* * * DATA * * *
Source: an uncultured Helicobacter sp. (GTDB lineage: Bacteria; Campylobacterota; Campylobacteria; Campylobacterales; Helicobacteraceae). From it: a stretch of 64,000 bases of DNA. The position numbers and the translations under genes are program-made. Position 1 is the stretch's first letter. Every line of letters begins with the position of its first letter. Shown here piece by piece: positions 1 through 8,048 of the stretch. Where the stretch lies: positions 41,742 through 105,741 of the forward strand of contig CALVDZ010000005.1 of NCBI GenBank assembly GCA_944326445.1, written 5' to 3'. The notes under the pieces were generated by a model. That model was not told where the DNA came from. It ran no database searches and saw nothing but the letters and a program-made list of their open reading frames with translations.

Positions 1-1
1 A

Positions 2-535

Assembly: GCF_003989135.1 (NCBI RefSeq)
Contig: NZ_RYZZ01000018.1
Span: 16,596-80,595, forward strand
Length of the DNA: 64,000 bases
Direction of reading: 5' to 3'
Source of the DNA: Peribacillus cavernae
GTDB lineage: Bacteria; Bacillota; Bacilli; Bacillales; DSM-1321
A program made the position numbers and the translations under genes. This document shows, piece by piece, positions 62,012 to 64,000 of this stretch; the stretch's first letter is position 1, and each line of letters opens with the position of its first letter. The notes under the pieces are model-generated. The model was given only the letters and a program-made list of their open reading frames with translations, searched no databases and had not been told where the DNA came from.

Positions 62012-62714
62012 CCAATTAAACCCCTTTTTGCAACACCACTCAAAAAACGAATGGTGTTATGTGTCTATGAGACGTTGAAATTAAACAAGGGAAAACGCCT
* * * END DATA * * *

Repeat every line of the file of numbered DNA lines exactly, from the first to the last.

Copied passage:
Source: an uncultured Helicobacter sp. (GTDB lineage: Bacteria; Campylobacterota; Campylobacteria; Campylobacterales; Helicobacteraceae). From it: a stretch of 64,000 bases of DNA. The position numbers and the translations under genes are program-made. Position 1 is the stretch's first letter. Every line of letters begins with the position of its first letter. Shown here piece by piece: positions 1 through 8,048 of the stretch. Where the stretch lies: positions 41,742 through 105,741 of the forward strand of contig CALVDZ010000005.1 of NCBI GenBank assembly GCA_944326445.1, written 5' to 3'. The notes under the pieces were generated by a model. That model was not told where the DNA came from. It ran no database searches and saw nothing but the letters and a program-made list of their open reading frames with translations.

Positions 1-1
1 A

Positions 2-535

Assembly: GCF_003989135.1 (NCBI RefSeq)
Contig: NZ_RYZZ01000018.1
Span: 16,596-80,595, forward strand
Length of the DNA: 64,000 bases
Direction of reading: 5' to 3'
Source of the DNA: Peribacillus cavernae
GTDB lineage: Bacteria; Bacillota; Bacilli; Bacillales; DSM-1321
A program made the position numbers and the translations under genes. This document shows, piece by piece, positions 62,012 to 64,000 of this stretch; the stretch's first letter is position 1, and each line of letters opens with the position of its first letter. The notes under the pieces are model-generated. The model was given only the letters and a program-made list of their open reading frames with translations, searched no databases and had not been told where the DNA came from.

Positions 62012-62714
62012 CCAATTAAACCCCTTTTTGCAACACCACTCAAAAAACGAATGGTGTTATGTGTCTATGAGACGTTGAAATTAAACAAGGGAAAACGCCT